Also, it’s not the distance of the targets that makes it difficult to shoot the stages, it’s more the transitioning between them – trying to hit every target as quickly as possible, moving on to the next target, and remembering to shoot the stop plate last.  Each stage has one target that is the “stop plate,” which must be hit only at the end.  If it is hit before any of the others, there is a three-second penalty added to every unhit target – and seconds really matter in this game; in fact, tenths and even hundredths of seconds matter.  Most stages can be shot in three seconds, or less, by those more experienced.  Others of us, though, only dream about those times.

The Steel Challenge course I participated in consisted of five stages, each with four or five targets set up in various configurations and at various distances.  Each shooter enters the shooting area (think batter’s box) and when the buzzer goes off, shoots through the course as quickly and accurately as possible.  Then they show clear and/or reholster their gun.  The same shooter shoots each course five times in a row, the highest score is thrown out, and the remaining scores are totaled.  Lowest score wins.

Steel Challenge has many categories for shooters, which makes it easy to find your niche.  The first division is Rimfire: any pistol firing .22 Long Rifle ammo, with either iron sights or optics.  The next division is Centerfire:  any pistol firing 9mm/.38 special ammo, or larger.  Under the Centerfire division are several different categories, such as:  Open (all legal firearms are allowed, scope or iron sights); Iron Sight (any pistol without optics); Production (any double action or safe action pistol on the USPSA Production gun list); Optic Revolver, Iron Sight Revolver; Cowboy Single Action; Steel Master (competitors with the lowest score in a combination of three categories); and Long Guns.

And while all shooters compete for overall placement in a match, according to the Steel Challenge Shooting Association website, participants may also choose to compete for category-specific awards.  Those categories are:  Lady, Law Enforcement, Military, Pre-Teen (under 13), Junior (13-17), Senior (55-64), and Super Senior (65 and older).  Basically, if you can’t find your niche in Steel Challenge shooting, you’re just not looking hard enough.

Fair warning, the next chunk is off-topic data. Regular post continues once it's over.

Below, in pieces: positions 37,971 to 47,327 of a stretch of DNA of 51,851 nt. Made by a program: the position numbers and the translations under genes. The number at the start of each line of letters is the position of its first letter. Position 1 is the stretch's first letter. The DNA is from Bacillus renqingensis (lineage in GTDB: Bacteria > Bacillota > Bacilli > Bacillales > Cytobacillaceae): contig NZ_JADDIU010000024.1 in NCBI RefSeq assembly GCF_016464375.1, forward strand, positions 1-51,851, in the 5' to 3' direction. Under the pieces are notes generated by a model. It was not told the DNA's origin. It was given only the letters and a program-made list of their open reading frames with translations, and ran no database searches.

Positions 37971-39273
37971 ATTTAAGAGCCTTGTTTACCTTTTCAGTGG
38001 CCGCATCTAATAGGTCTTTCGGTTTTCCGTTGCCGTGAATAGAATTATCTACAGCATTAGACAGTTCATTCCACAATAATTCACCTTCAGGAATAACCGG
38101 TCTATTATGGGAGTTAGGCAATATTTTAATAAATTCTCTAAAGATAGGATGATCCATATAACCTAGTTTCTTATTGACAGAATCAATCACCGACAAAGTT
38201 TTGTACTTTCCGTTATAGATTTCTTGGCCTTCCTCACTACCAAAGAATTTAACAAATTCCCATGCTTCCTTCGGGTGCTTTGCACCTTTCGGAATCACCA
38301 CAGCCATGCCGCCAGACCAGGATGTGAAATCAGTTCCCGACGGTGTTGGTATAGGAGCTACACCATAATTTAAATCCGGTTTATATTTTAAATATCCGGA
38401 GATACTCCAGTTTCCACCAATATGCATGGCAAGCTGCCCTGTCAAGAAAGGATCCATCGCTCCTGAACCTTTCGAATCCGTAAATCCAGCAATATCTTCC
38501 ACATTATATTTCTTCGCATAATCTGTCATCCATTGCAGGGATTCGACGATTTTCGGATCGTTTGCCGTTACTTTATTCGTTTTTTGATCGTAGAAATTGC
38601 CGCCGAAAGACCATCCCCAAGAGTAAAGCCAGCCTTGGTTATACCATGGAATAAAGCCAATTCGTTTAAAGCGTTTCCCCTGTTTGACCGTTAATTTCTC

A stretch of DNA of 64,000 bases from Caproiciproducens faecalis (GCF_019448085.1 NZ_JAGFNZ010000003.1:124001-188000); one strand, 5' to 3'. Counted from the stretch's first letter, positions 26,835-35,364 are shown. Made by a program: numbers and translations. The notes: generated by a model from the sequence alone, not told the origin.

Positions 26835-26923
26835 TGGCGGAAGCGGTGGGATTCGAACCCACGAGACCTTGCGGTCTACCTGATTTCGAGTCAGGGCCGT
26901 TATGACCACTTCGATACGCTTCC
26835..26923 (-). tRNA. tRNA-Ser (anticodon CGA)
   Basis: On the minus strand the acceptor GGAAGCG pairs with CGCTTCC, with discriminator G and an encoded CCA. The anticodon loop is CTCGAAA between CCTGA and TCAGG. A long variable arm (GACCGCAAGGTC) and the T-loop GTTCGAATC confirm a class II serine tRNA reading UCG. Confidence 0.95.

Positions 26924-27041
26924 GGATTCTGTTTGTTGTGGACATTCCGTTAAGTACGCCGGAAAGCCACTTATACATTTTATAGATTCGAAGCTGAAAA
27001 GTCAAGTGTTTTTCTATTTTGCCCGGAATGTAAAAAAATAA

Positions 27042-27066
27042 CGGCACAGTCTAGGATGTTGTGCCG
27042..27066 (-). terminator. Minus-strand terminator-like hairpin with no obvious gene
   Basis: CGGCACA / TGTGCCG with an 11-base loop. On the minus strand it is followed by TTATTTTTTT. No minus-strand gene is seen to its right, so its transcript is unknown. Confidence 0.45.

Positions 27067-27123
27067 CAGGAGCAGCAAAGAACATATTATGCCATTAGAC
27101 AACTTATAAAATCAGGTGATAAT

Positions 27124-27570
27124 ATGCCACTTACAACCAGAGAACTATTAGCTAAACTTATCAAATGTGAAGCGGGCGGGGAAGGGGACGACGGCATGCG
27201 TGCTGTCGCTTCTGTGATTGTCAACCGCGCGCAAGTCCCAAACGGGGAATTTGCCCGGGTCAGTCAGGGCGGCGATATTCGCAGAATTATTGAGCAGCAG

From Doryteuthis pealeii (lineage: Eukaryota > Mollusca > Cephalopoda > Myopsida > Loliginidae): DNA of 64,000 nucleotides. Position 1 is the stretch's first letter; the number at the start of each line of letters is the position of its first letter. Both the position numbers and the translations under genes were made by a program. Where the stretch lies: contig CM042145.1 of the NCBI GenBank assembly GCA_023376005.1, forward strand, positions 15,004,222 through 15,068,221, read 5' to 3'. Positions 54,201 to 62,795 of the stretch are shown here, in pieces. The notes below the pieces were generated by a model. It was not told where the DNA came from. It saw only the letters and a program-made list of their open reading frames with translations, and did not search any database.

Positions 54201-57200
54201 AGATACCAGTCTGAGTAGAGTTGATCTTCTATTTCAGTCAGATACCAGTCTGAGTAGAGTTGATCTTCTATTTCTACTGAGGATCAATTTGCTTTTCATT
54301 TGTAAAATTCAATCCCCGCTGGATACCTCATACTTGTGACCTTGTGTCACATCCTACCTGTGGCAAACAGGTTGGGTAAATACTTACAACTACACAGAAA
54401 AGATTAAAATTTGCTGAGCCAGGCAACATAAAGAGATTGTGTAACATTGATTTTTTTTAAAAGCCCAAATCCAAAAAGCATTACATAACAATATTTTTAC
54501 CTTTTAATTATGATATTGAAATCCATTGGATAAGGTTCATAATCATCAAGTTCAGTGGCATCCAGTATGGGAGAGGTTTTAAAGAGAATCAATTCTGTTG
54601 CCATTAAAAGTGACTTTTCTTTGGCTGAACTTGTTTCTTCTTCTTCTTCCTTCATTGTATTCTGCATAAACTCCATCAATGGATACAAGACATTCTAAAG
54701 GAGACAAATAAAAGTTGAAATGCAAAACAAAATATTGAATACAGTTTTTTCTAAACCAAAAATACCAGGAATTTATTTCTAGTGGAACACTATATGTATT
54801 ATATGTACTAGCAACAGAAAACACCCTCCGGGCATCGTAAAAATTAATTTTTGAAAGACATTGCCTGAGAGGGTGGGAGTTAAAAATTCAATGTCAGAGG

So now I’m searching the websites and calendars for my next opportunity to shoot this fun sport.  Next time, I will not allow myself to become as flustered with the audience and the time factor, will slow it down just a notch, improve my accuracy, enter both the Iron Sight and the Lady categories, and listen for that lovely ping when my brass finds its mark.  Come join me!

Advertisements

Ladies, You Are In Good Company!

Everybody is talking about the huge influx of women to the shooting arena these days, to the tune of between 15 and 20 MILLION female gun owners in the U.S. – and that’s not counting the number of women who shoot, but do not have a gun registered in their name.  Maybe they shoot a gun purchased by their husband, or they shoot someone else’s rifle when they hunt, but regardless, that’s a lot of women; so I decided to try to get a better picture of just how many that is.

You can’t begin to come close the number of women gun owners in the U.S. until you add together the numbers of active military personnel in the following countries:  United States, India, Syria, Thailand, Australia, Brazil, China, Egypt, France, Germany, Iran, Indonesia, Italy, Vietnam, Japan, Mexico, North Korea, Pakistan, South Korea, Turkey, the United Kingdom, Russia, Myanmar, Morocco, Malaysia, Jordan, Israel, Ethiopia, Eritrea, and Cambodia.  Active military personnel from those countries COMBINED are approximately 15,095,300, which means the number of female gun owners is greater than the military force of 30 countries.